Saving for your future self is an important part of financial wellness. One of the cornerstones of that effort can be your employer-offered 401k. Still sketchy on the details of how they work and how to get started? We’ve got you covered.
Give Me the 401k Basics
A 401k is a type of investment account offered through your employer that allows you to invest and save toward retirement using your current pre-tax income. You can invest a certain part of your salary every year, up to a minimum defined by the federal government. For 2020, this amount is $19,500. When you hear your friend say she is “maxing out” her 401k, she means she is saving that maximum amount every year. Bonus: that also reduces your taxable income, meaning your personal income tax is calculated off of your gross salary, less your 401k contributions.
As an important reminder, 401k accounts are not savings accounts. They are investments, and in investments, nothing is guaranteed. You can lose money, up to and including the amount you’ve originally invested. Because of that, it’s important to have your holistic savings plan mapped out in concert with any investment plans.
How Do I Get One?
You can work through your employer to open a 401k account. It’s most common to do this when you join a new workplace. But you can usually do so without any particular restrictions anytime.
What is My Money Invested In?
Your company usually will offer you a few different mutual fund and fund plans that are products offered by asset managers. These funds are often tailored to your expected retirement horizon, and your employer may even “default” the selection to one that they think matches what you might need. Sometimes, the number of options in this space can be overwhelming. But they don’t need to be. Your employer might offer a related financial advisory service, and some of your HR and benefits professors can help point you to resources to understand the account differences.
What’s a 401k Match?
Your company might offer a 401k “match,” meaning that they’ll contribute some sum of money toward your account, as long as you’re doing the saving first. For example, your benefits might explain that the company has a 50 percent match up to 5 percent of your salary. This means they’ll match half of what you contribute, but only up until that dollar amount hits 5 percent of your salary. They might also explain the benefit as matching “50 cents on the dollar” for every dollar you contribute up to a set amount.
If you’re a gal working toward maxing out her 401k options, it’s really helpful to know exactly how much your employer will match and what that limit is. (You’d find this out by searching your HR website or reaching out to your benefits HR partner for your division.)
Also, your personal own contribution is the only thing that the IRS limits. So, don’t worry that your employer contribution will “push you over” any maximum savings. Instead, it’s really free money! It’s a great financial goal to be saving enough in your 401k to maximize your company’s employee 401k match.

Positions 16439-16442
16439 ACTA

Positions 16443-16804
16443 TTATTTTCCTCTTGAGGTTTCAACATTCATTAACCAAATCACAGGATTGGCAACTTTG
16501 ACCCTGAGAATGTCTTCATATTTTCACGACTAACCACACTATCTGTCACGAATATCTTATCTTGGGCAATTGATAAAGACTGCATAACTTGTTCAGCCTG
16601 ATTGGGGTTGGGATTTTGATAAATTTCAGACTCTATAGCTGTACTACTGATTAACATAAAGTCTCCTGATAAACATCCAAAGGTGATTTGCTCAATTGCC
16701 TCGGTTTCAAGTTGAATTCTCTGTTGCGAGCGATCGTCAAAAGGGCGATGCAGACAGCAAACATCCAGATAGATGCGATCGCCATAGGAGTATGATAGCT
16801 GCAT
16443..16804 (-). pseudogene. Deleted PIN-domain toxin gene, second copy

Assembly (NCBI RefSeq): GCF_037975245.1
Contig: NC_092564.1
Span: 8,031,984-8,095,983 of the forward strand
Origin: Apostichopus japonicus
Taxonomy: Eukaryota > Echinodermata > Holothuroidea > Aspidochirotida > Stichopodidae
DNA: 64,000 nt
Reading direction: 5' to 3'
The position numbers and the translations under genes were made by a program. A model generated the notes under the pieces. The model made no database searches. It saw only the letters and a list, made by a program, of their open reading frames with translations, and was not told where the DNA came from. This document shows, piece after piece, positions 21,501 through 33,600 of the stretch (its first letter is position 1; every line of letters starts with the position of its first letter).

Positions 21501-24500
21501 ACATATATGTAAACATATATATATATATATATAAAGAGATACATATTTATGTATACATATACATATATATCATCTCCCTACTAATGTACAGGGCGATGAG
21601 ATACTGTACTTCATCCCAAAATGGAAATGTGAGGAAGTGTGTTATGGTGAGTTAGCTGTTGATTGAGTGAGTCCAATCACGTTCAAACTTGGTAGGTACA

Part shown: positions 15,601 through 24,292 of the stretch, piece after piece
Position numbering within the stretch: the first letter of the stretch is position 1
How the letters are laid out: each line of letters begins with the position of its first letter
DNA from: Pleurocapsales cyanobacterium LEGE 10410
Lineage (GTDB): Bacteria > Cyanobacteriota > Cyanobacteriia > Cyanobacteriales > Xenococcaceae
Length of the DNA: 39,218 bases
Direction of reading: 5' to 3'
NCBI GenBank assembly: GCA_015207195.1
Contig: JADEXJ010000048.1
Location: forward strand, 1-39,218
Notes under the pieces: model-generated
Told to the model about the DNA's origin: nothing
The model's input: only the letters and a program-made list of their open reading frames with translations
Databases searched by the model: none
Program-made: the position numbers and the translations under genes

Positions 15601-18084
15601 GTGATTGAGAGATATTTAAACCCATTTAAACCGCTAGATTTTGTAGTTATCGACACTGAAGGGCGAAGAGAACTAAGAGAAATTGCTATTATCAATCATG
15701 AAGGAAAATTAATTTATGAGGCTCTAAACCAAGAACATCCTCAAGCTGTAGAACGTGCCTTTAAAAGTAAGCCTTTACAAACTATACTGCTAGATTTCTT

And I Get to Keep All That Money?
Well, eventually. Your employer probably has a “vesting” program in place. That means that the portion that they match for you becomes yours after a defined period of time. That usually looks like a certain percentage every year, and then after a few years, 100 percent of that match money is yours. That’s a rolling program, and basically, the company is using it as an incentive to keep your fabulous self at the company longer.
That said, if you leave your job before your match vests, it’s only the “unvested” portion you’re leaving on the table. The contributions you make are always yours to keep.
I’m Thinking of a Job Change. How Do I Handle My 401k?
Your money goes with you! If you’re headed to a new job, it’s important to try and find the right fit to “rollover” your 401k to a program offered by your new employer instead of straight-up cashing it out. If you cash out, you put yourself in a tough spot. You’ll not only pay taxes on all that money, but you’ll also pay a 10 percent penalty for early withdrawal. You’ll also be working against one of our favorite financial principles: the time value of money. Taking a big chunk of investment out of the market misses the opportunity to let that grow over time.
OK, But I Actually Have a Pretty Important Life Event I Could Use that Money For…
Heard girl. And the IRS hears you too. There are certain instances, both from a regulatory point or from a personal need where it might make sense. But these are few and far between, and pulling from this type of account is never your best first (or even second) financial option.
Before you go straight up withdrawal, you might want to think about a loan. If your financial need is medical, or you’ve been out of work for a certain period of time, you may be able to withdraw money without a penalty. You might also be able to withdraw money for certain funeral or education expenses. Again, it’s important to understand the rules around these withdrawals and how they impact your investment goals over the long term.
So, How Do I Get This Money Down the Road?
The rules for distribution in your 401k plan will vary but likely revolve around a couple of events. You could start taking money as early as age 59.5. The IRS actually mandates that you start taking what they call “minimum” distributions by age 70.5 unless you are still employed. That means you’ll start paying taxes on the gains and distributions you’re taking.
A 401k account could be a good way to kickstart your retirement investing! If you’re not already thinking about how to save for your retirement, starting with what your employer offers through their 401k programs is a great place to start.